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Sunday, May 25, 2014

Anft: The New Balance For MLB Executives, Fans

As Triandos of Clap said…“The WAR ain’t ovah!”

Among front-office types, it’s not just the numbers, but also how you balance them that is important. If, for example, Orioles third baseman Manny Machado has a high RF (range factor: a formula that is nine times a player’s putouts and assists divided by innings played) and UZR (ultimate zone rating), showing that he saves runs with his defense, how important is it to watch him play? Do those numbers make him more valuable than, say, former Orioles third baseman Brooks Robinson?

“It’s important to remember that these numbers are just another tool scouts can use,” said a longtime big league scout, who requested to remain anonymous. “When you size up a player, you have to look beyond the obvious athletics. Brooks was slower than the typical player, but he had a great first step and terrific hands. You need more than numbers to see that, particularly early on in his career.”

But the old scouts-versus-numbers dichotomy no longer applies, the scout said.

“Ninety percent of the time, the analytics support a scout’s report,” he said. “When I started, we had no radar guns or computers, yet we could still zero in on the right players. There are no absolutes in baseball. You can’t make a definitive statement about much of anything. You’re dealing with human beings.”

Sabermetrics is hardly a hard and fast measuring tool, he said. A player is a moving target.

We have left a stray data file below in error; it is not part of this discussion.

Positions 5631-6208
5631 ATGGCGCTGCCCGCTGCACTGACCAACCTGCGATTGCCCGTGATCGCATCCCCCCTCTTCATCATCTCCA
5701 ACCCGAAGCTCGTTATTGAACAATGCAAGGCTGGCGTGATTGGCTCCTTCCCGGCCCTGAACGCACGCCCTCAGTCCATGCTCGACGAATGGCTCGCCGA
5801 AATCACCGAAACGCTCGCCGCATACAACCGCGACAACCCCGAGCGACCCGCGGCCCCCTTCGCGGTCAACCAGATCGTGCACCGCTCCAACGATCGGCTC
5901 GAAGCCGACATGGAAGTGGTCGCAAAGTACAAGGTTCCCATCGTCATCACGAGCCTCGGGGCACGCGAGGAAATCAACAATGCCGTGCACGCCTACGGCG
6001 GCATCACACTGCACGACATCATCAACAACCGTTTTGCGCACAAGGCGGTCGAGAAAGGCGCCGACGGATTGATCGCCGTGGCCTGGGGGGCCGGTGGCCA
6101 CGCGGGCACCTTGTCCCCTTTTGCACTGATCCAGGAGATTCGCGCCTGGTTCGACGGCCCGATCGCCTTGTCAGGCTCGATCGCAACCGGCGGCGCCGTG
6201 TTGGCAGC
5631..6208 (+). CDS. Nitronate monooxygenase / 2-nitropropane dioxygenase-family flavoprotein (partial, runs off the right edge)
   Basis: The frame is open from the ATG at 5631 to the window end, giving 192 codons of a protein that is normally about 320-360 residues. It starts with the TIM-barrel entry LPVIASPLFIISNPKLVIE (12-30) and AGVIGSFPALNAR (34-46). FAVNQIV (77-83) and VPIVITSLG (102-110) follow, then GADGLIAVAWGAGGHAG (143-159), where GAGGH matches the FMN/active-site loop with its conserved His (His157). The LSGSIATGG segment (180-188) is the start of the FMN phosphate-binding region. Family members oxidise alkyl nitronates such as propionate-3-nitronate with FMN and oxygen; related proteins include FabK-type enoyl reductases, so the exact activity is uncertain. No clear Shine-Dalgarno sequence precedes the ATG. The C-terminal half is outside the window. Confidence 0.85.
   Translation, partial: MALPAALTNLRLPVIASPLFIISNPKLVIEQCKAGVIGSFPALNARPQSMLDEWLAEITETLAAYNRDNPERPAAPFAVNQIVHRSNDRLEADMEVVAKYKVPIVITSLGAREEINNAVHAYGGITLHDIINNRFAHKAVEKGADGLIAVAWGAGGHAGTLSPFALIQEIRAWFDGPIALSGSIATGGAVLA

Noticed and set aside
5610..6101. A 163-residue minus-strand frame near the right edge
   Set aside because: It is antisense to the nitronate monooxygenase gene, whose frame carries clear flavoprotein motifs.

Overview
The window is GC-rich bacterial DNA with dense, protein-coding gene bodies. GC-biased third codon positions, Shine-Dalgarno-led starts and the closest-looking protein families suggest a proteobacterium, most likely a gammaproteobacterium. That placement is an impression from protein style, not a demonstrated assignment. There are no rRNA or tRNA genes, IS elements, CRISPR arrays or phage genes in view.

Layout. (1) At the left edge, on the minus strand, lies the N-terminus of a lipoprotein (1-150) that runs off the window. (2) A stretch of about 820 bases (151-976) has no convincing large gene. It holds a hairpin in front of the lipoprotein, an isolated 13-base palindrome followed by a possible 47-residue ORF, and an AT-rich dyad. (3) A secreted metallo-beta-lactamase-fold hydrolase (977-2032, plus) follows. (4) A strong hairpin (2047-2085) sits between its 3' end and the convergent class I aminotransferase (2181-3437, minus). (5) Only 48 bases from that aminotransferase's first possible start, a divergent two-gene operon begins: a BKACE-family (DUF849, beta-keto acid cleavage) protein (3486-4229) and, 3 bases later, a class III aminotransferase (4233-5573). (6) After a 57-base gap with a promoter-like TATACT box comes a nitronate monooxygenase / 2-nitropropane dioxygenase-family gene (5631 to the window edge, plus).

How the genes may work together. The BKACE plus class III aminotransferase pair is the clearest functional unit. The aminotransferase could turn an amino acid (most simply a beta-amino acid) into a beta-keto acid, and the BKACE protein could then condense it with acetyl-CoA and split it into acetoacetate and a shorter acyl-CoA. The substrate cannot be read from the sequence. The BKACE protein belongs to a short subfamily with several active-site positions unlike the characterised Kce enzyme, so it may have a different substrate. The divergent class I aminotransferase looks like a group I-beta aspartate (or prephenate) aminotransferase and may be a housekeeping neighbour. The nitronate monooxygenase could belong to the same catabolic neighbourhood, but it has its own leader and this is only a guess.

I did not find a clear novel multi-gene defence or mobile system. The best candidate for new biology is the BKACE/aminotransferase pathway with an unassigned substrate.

“Guys change from month to month,” he said. “Eighty percent might be the same player at any given time, but 10 percent are on the way up, and 10 percent are on the way down. You have to know which is which.”

Joe Klein, formerly a front-office executive for four major league teams and now the executive director of the independent Atlantic League, said statistics alone weren’t enough to evaluate a player.

“You can’t equate 200 at bats to an answer to a question,” Klein said. “How a guy is going to perform—if you use nothing but numbers, you’re going to get beat. I’d rather trust [Orioles manager] Buck Showalter’s instincts than rely purely on numbers.”

But if the stats and formulae support a scout’s judgment, Klein said, they might help him find the right players and put his role players in a better position to win.

Repoz Posted: May 25, 2014 at 09:20 AM | 2 comment(s) Login to Bookmark
  Tags: orioles, sabermetrics

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   1. Walt Davis Posted: May 25, 2014 at 05:46 PM (#4713198)
I don't know what he looked like in the minors nor what fielding numbers you get in the minors but ...

Brooks got cups of coffee from 18 to 20 and it's true that in those 400 innings he graded out as average by Rfield.

At 21, in his first full season, the numbers put him at +6.

At 22, in just a bit over a half-season, the numbers put him at +13.

I guessing you coulda told how good he was just by the numbers.

Wow, we have some minors fielding numbers on Brooks so maybe this is what the scout is referring to ... at age 19, he did commit 26 errors (957 FP%).

By the way, that was almost 60 years ago now ... just how old is this guy that he was scouting Brooks then?
   2. Bhaakon Posted: May 25, 2014 at 05:47 PM (#4713199)
Brooks was slower than the typical player, but he had a great first step and terrific hands. You need more than numbers to see that, particularly early on in his career.


The issue of early-career sample size aside, isn't that EXACTLY what the defensive numbers are supposed to show you? Guys who play better or worse than their arm strength and time in the 40.

To answer my own rhetorical question, yes. Yes they are. Just not range factor, which is garbage.

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